So imagine my delight tonight when, in my usual eclectic way, I was perusing all the weird and widely divergent things that amaze and delight me…and here was this fascinating article on a critter from her neck of the woods… the lovely Lined Shore Crab.

http://awesomeocean.com/2016/12/28/meet-dr-jekyll-mr-hyde-intertidal-zone/

Shore Crab

Immediately I thought of Melodye…and how magical such small places as our tidal pools are…on her western shore or here on the shores of the Lowcountry, or in other countries around this tiny blue world of ours.  So much precious life.  So much we don’t yet understand.  So much magic to be lost if we don’t protect it fiercely.

I vote for magic.  The more we can find and share… the richer our world….and our lives….become.

 

 

Daylight Savings…!

So thrilled Daylight Savings has returned.  It really should be the only time, because it makes the best use of daylight hours.  And I LOVE my daylight hours. More time to be in the yard, in the garden, enjoying my azaleas and camellias, more time for the kids and critters to play outdoors. Perfect.

Image result for red and white striped camellia

Except…sadly…this year’s change is accompanied by a very NOT usual for this time of year cold snap.  Chilly.  And I do not, as everyone who knows me even casually knows, like to be chilly.  Ever.  So here I am, eating my big ol’ yummy salad with spicy avocado-lime ranch dressing and enough peppers to warm me up, dogs curled up underfoot to keep my feet warm, and working diligently at my four zillionith attempt at a synopsis.  That will keep the brain cells firing.

 

Gardener–minus the Garden

It’s a hard thing for me to deal with this spring…yes,  February is the beginning of our spring planting season here in the Lowcountry…and here it is March and I have precious little in the ground save the quickie crops…radishes, etc.

This spring…we are thinking we will be moving.  If not right now, as soon as school ends, which is long before most crops will be grown and ready to harvest.  How then to have a decent garden at a time when the uncertainty of the months ahead makes it ever more important to have my own source of vegetables?  The pear tree is covered in blooms.  If we are here long enough, there will be bumper crops of pears, blackberries and black raspberries.  The blueberries are still in pots, I got them last winter on sale, and didn’t want them in the ground till I could be assured of no strange weather eccentricities.  Now would be the perfect time to put them in…but…ya know, moving.

Herbs aren’t so difficult, they do well in planters as long as they have room to spread out.  So this weekend, pots of Mexican oregano, tarragon, white sage, lots of new starts off my very old rosemary. I still need marjoram, cilantro, and basil (probably a couple of kinds, variety is the spice of life) as well as nasturtiums.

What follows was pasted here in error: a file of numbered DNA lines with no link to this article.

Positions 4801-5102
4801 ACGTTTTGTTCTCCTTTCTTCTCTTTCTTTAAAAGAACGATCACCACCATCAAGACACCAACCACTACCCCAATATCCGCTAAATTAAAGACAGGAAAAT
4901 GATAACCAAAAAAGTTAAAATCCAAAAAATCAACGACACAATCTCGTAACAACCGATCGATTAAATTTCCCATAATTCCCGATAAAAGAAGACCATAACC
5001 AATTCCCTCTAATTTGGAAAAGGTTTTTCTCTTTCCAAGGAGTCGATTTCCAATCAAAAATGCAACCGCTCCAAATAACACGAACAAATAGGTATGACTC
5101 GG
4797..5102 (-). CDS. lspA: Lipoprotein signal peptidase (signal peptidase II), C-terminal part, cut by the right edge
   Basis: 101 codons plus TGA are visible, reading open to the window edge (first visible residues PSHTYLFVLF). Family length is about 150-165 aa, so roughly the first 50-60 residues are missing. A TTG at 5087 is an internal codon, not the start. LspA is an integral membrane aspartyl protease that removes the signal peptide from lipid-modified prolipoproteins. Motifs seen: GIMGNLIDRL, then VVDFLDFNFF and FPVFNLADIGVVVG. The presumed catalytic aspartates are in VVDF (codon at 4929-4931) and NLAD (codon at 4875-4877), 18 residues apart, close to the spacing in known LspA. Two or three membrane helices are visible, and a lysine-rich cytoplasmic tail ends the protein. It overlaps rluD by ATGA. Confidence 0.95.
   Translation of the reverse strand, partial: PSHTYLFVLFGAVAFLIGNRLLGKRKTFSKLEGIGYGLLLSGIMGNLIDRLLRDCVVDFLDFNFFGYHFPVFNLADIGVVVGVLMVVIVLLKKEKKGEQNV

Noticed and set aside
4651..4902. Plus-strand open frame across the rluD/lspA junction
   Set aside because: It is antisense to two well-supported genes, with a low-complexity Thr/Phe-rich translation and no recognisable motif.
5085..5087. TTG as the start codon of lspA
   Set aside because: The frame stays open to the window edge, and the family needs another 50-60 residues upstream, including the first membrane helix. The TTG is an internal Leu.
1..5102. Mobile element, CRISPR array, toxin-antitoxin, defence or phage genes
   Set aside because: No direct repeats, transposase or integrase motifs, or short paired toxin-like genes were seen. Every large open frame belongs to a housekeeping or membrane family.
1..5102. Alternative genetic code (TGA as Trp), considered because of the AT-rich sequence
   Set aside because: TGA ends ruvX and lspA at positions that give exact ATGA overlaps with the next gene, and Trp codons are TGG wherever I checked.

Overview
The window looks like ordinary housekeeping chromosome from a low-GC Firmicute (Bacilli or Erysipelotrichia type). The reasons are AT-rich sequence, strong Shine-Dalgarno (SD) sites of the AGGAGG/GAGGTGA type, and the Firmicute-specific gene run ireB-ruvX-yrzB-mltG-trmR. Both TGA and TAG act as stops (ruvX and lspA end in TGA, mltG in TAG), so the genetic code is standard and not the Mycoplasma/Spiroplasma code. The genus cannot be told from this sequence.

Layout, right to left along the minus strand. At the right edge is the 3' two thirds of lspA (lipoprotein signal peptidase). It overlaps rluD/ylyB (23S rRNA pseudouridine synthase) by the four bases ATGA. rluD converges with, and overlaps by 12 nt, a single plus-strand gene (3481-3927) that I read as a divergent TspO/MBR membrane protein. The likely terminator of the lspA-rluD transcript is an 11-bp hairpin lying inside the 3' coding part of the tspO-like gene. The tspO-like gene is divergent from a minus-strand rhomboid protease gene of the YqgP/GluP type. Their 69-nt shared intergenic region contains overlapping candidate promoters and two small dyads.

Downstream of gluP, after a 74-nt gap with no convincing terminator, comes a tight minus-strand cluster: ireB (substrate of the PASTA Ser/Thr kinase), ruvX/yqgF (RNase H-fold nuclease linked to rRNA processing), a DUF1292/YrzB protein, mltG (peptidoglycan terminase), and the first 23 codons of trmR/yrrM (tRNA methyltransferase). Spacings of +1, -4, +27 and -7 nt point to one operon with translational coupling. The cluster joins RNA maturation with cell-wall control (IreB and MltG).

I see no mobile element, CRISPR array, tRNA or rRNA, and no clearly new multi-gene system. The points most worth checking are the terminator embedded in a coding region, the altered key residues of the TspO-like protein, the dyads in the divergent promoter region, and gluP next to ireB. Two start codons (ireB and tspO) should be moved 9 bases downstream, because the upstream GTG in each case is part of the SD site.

And then there is the entire issue of which crops to plant now, which I can pot and transport, which we will simply have to do without this season.  My much loved pod peas will be grown and ready to harvest in no time.  Things like cauliflower and broccoli?  Sigh.

The obvious alternative would be to see if I can budget a share in a CSA.  This might be the best option…particularly in a transitional period where I will most likely need another year to get the garden itself ready for proper planting, and when our hectic lives are better suited to some crops than others, a CSA would provide a better range of produce.  I am checking it out now and will let ya’ll know how it goes.

 

 

MARCHing toward spring

And as we begin a new month, and look hopefully toward a new season, things here get more and more complicated.  Life is never dull.

Everything is in bloom now, it seems.  Azaleas in reds, pinks, corals, fuchsia, and white blaze across lawns.  Camellias are still in bloom and jasmine scents the air.  The dogwoods are in bloom, my pear tree’s abundance of tiny white flowers offers the promise of a bumper crop of fruit again this year.  The wisteria trail along fences, and wind through trees and shrubbery borders, spring bulbs have begun to open, and everywhere there is new green.

Beautiful yellow Sulphur butterflies were among the first arrivals and flit about the garden en mass now, along with small white butterflies and the first monarchs.

Lateral view of adult male cloudless sulphur, Phoebis sennae (Linnaeus), nectaring at smallfruit beggarticks, Bidens mitis.

Bumblebees are out on the warmer days, and I have seen some very small bees I haven’t identified yet that look like honeybees but perhaps half the size.  Anyone know what these new arrivals might be?

I have begun to see in my writing how my passion for nature colors settings: description of waves crashing against the shore, the scent of a salt marsh, details of plants and forests and landscapes…and beyond that, the way these environments influence the people and the story itself. It seems a very ‘natural’ thing to me for that connection to be present on the page just as it is present in our lives.

Then I look around and find that same connection in my pottery.  I love to create pottery. The feel of the clay,  opening to reveal the shape within.  Pots with flowers dancing down their curves,  imprints of seashells or coral, playing with natural firing techniques, finding a glaze that is exactly the right color to make a piece sing a song of the ocean, or forest, or a lovely spring day like today.

That flower child who became an earth mother seems to be finding that connection in all the things I choose to fill my life.  That is a blessing beyond measure.